Examples of Large-Scale Corruption in International Business

Bribery is one of the examples of a corporation engaged in unethical behavior. A number of problems can be attributed to business bribery. First, it is obviously illegal. All countries have laws that prohibit the bribery of government officials, so the foreign company engaging in bribery exposes its directors, executives, and employees to grave legal risks. Second, the rules and regulations that are deflected by bribery often possess a legitimate public purpose, so the corporation may be toppling local social interests and harming local competitors. Third, the giving of bribes may evoke a culture of corruption in the foreign country, which can prove difficult to eradicate. Fourth, in light of laws such as the US Foreign Corrupt Practices Act (FCPA) and the Organization of Economic Cooperation and Development (OECD) Convention on Anti-Bribery, bribery is illegal not only in a target country, but also in the corporation’s home country. Fifth, a corporation that is formally accused or convicted of illicit behavior may suffer a serious backlash from society or community.

To begin with, some recent cases of corruption in international business have captured considerable media attention. Paying a traffic officer to ignore a minor traffic violation is unremarkable or something cliché. However, paying a senior government official a secret bribe of millions of dollars to get a large contract signed is a different story or seemingly sensational. While all multinational companies have adopted anticorruption policies virtually, it is not clear how often these policies are fully implemented and internalized as part of the corporate culture. The emphasis on anticorruption policies is relatively recent. Even in the most responsible organizations, for instance, such policies are still works in progress. However, there is some evidence that the implementation is not always as effective as might be hoped.

Furthermore, the number and magnitude of recent corruption cases prosecuted by government authorities is somewhat baffling. What’s more, such widely-publicized cases may represent only the tip of the iceberg whereas the Regulatory bodies focus principally on the bribery of public officials so that other forms of business corruption can be hidden elsewhere. To date, the ten largest cases successfully tried pursuant to the FCPA are listed below:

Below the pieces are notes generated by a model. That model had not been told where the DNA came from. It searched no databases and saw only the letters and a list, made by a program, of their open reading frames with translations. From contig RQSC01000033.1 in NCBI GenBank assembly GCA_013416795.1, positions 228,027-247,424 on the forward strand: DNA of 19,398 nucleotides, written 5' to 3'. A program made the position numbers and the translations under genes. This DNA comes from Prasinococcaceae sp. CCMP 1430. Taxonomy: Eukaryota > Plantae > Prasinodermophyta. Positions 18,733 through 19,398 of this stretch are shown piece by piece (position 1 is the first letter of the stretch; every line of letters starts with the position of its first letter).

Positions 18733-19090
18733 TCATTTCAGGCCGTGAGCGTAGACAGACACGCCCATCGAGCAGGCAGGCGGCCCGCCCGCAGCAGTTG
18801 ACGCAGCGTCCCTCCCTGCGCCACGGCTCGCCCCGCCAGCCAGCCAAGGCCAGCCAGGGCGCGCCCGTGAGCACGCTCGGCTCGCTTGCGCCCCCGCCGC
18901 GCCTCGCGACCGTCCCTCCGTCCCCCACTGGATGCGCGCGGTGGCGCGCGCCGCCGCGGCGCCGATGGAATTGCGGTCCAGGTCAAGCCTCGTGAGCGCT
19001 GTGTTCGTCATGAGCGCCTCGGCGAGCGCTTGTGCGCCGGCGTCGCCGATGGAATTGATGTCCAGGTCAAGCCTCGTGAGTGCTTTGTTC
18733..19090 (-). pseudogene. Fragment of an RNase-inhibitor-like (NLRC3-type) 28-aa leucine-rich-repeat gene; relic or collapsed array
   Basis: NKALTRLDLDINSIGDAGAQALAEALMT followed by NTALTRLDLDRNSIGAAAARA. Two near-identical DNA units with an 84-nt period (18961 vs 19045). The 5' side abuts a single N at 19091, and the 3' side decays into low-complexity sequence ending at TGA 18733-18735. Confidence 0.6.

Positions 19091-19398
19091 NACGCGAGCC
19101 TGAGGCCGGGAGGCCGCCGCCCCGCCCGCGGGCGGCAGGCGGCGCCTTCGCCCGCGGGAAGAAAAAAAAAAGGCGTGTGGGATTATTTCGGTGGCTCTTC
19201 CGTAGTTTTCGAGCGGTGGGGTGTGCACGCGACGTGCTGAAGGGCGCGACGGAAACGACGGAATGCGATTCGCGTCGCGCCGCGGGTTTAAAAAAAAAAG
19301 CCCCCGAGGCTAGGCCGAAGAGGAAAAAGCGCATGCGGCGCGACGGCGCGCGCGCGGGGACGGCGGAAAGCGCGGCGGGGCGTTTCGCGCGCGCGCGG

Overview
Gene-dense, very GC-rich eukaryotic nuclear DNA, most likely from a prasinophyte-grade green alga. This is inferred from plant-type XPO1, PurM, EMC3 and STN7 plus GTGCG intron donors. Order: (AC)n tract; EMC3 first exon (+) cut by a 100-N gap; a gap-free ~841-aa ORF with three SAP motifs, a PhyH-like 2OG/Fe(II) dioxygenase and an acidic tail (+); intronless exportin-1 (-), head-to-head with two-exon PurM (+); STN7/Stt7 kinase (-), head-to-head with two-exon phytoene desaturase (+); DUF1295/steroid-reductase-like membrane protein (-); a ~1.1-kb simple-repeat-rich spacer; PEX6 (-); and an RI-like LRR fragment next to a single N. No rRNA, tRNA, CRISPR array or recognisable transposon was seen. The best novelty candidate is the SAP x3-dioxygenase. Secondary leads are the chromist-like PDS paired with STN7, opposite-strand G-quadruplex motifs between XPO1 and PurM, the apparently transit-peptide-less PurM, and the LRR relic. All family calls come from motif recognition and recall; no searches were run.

1. Siemens (Germany): $800 million in 2008

2. KBR/Halliburton (USA): $579 million in 2009

3. BAE (UK): $400 million in 2010

4. Total SA (France): $398 million in 2013

5. Snamprogetti Netherlands BV/ENI SpA (Holland/Italy): $365 million in 2010

6. Technip SA (France): $338 million in 2010

7. JGC Corporation (Japan) $218.8 million in 2011

8. Daimler AG (Germany): $185 million in 2010

9. Alcatel-Lucent (France): $137 million in 2010

10. Magyar Telekom/Deutsche Telekom (Hungary/Germany): $95 million in 2011

Additionally, there are other examples of large-scale corruption took place in the scope of international business.


Walmart in Mexico

According to a report issued by the Mexican Employers Association in 2011, companies operating in Mexico spend more than 10 percent of their revenue on corrupt acts. One of the most well-known cases was the Walmart scandal that was brought to light in September 2005 and resulted in the company’s stock value dropping by as much as $4.5 billion. Evidence unearthed by internal and external investigations revealed a widespread use of bribes, alleged to total over $24 million. The bribes were paid to facilitate the construction of Walmart stores throughout Mexico. The country is a huge market for Walmart – one in every five Walmart stores is in Mexico. As of October 2014, the investigation resumed, having implicated Walmart management at the most senior levels.


Alcatel in Costa Rica

In January 2010, Alcatel agreed to pay Costa Rica US $10 million in reparations for social damage caused by Alcatel’s payment of US$2.5 million in form of bribes to obtain a contract to provide mobile phone services in that country. This case is notable for its application of the concept of social damage and the resulting order of compensation is paid to the citizens of Costa Rica.


Corruption in China

Over the past decade, the Chinese government has joined the global community in decrying corruption and initiating regulations and laws, and publically stating a strong intent to ban corruption. Thus, in a widely publicized 2011 statement by China’s Premier, Wen Jiabao, anticorruption actions were emphasized as a “primary task in 2011”. This was interpreted as an indication that increased enforcement of anticorruption laws will be a top government priority, as the prohibitions must be taken seriously by foreign corporations operating in China.

Perhaps, a number of recent high-profile cases have illustrated the extent of the Chinese seriousness at cracking down corruption. One notorious case was the former anticorruption official Huang Songyou, who was sentenced to death for accepting 7.71 billion Yuan in bribes. In another case, Wang Huayuan and eight other senior officials of the provincial governments in Guangdong and Zhejiang provinces were convicted of corrupt actions which took place between 1998 and 2009. The former president of the Supreme Court and the former vice president of the state-owned China Development Bank were charged with taking bribes too and then convicted to life-sentence.


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